March 14th: two hundred cases within the county and counting, and the world holds its breath behind closed doors. Saturday morning: I make it to my shift at the coding studio, and find it virtually empty.
“No one’s arrived for our Junior class,” Ann, my boss, tells me. “But some of the older kids are in the other room.” The desks there, typically arranged side-by-side, are now six feet apart and sparsely occupied. As I drift between them to check up on students, I share an uneasy glance with my coworker, Nat. The future hangs over us like a tenuously suspended sword.
I’m not sure who I expect to see when the bell over our door rings, but it’s definitely not Mila, one of our Juniors, making a beeline for our usual classroom. Inside, I find her singing Happy Birthday under her breath while applying a coat of hand sanitizer.
Two choruses later, she looks up at us expectantly. Nat and I blink at her, then at each other. “Um —”
“Hi, Mila!” Ann takes a seat, saving us from making up an agenda on the spot. She has a knack for endearing kids to her — “They’re way more fun than adults!” — and sure enough, Mila breaks out into a grin.
“I don’t have school this week,” she informs us, “and I’m getting ice cream later! My favorite’s Rocky Road, but Mommy wants vanilla.” As we agree that Rocky Road is obviously better and avoid examining why she doesn’t have school, Ann sets down a flat box she’d brought in. On its cover is a turtle with a laser strapped to its shell, gaping at a gemstone. “ROBOT TURTLES: The Game for Little Programmers” is emblazoned across the top. Nat and I blink at each other again.
“Robot Turtles!” announces Ann, taking out the game board and some cards. The goal, she explains, is to lead the turtles to their gems using — “Algorithms!” interrupts Mila — to guide them. Ann lines up a few cards, each marked with an arrow. “They go where you tell them to!”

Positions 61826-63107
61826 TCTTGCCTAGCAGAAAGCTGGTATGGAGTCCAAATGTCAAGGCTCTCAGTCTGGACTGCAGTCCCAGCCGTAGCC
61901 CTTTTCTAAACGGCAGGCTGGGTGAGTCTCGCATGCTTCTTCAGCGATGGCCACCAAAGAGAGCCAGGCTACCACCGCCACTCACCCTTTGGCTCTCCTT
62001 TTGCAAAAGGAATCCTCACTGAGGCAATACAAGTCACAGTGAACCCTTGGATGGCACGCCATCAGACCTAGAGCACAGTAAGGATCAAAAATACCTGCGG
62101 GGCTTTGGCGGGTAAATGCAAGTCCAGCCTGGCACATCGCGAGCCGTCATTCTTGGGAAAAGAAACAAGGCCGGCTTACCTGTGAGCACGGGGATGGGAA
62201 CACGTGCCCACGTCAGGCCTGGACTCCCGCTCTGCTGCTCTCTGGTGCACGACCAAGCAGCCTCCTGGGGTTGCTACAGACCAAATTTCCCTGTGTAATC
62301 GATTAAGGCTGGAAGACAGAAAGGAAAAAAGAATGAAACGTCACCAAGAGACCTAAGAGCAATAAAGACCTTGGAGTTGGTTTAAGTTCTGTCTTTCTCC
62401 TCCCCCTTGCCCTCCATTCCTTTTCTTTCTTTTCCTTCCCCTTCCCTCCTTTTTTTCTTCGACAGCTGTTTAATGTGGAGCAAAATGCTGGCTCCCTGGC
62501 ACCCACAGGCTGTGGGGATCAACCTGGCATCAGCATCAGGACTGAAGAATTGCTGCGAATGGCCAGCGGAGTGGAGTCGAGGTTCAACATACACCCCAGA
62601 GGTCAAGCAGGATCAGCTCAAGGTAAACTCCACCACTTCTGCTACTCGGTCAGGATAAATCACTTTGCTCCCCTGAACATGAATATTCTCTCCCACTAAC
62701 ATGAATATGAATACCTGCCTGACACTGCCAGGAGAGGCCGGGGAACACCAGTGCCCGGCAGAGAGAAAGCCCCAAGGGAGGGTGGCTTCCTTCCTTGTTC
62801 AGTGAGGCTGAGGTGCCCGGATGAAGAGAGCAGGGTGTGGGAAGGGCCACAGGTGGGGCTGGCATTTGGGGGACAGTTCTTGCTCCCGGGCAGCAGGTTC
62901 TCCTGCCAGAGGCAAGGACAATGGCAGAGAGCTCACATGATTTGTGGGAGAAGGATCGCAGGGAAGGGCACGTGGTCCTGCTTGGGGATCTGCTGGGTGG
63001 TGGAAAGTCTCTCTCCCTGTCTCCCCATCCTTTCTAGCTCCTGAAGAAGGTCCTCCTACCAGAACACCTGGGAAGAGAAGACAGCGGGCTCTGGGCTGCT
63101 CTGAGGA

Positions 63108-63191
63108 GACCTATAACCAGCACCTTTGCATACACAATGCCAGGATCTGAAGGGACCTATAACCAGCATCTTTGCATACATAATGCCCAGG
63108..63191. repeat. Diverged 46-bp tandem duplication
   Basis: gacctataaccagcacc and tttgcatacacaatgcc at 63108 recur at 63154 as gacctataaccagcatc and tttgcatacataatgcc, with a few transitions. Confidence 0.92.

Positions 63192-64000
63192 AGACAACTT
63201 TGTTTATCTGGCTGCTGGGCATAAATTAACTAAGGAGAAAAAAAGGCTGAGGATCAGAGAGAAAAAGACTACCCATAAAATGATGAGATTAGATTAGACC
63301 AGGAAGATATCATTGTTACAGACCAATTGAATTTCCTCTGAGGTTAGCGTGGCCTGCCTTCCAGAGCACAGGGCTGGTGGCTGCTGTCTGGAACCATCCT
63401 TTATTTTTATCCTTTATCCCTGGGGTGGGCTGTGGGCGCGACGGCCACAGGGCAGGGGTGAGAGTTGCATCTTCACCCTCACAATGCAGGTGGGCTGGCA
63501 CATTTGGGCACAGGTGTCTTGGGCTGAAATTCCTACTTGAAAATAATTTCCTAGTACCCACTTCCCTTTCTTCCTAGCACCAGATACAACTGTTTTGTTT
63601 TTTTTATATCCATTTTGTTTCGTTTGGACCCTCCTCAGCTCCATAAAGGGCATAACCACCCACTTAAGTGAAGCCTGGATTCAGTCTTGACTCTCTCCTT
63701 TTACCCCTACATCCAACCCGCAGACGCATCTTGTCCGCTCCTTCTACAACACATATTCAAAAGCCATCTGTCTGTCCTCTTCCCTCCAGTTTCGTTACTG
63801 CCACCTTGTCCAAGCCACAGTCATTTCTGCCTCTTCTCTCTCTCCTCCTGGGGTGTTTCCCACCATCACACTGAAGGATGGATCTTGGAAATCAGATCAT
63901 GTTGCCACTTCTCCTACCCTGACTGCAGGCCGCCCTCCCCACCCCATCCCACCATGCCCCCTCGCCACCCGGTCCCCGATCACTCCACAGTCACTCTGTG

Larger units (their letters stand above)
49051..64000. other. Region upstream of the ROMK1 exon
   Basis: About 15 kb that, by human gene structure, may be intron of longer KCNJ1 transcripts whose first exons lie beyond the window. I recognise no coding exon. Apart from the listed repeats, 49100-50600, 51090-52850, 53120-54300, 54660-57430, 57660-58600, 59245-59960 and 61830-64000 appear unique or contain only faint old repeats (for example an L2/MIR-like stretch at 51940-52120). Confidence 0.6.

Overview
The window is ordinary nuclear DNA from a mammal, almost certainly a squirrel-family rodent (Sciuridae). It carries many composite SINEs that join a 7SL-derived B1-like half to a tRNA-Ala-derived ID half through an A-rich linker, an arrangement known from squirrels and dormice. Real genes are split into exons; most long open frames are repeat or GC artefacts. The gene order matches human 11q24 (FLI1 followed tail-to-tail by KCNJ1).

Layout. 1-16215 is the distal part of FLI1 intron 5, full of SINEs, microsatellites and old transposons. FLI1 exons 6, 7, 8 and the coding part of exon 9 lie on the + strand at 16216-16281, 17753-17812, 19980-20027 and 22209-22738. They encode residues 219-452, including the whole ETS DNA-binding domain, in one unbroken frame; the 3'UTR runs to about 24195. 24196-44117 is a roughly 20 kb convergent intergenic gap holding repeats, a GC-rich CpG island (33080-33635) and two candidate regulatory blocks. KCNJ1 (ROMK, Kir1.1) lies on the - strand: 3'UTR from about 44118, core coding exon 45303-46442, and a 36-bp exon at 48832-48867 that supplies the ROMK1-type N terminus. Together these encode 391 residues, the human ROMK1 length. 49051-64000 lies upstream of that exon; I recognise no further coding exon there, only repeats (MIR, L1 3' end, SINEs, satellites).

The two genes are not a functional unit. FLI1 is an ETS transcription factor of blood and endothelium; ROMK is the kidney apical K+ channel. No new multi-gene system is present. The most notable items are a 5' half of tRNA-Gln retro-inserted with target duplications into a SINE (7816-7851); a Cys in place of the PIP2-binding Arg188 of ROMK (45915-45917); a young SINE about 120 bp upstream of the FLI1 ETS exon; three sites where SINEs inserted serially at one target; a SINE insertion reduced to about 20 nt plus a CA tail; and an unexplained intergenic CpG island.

An unfamiliar silence surrounds us as we arrange our sequences. Normally, the room is laced with the quiet murmur of students, assembling snap circuits or wondering what a for-loop is. But not today. At home, their parents are likely explaining how a virus spreads, or reading their district’s plans for online learning. Wondering what happens next.
After Mila reads out her finished instructions and her turtle claims its gem, we shuffle the tiles and keep playing. Round after round, the world narrows down to the four walls of the classroom and the four of us inside.
When Ann finally says it’s time to go and passes around the hand sanitizer, we join in when Mila starts singing. She wraps me up in a hug, and some weight heavy with finality settles in my stomach. I’m not supposed to play favorites, but there isn’t much of a choice today.
Mila skips out the door, one hand holding her mother’s and another clutching a fortune cookie from the stash on our front desk. Hours later, after Ann says she’ll see us soon and we try not to think about what soon means, I grab one for myself.
Eventually, a wrinkled strip of paper lies amidst the crumbs on my palms. In navy text, it reads: Have faith in tomorrow, even in hard times.
I don’t know what tomorrow holds, or when I’ll see Mila again. But I hope she gets her Rocky Road ice cream, and I hope it’s delicious.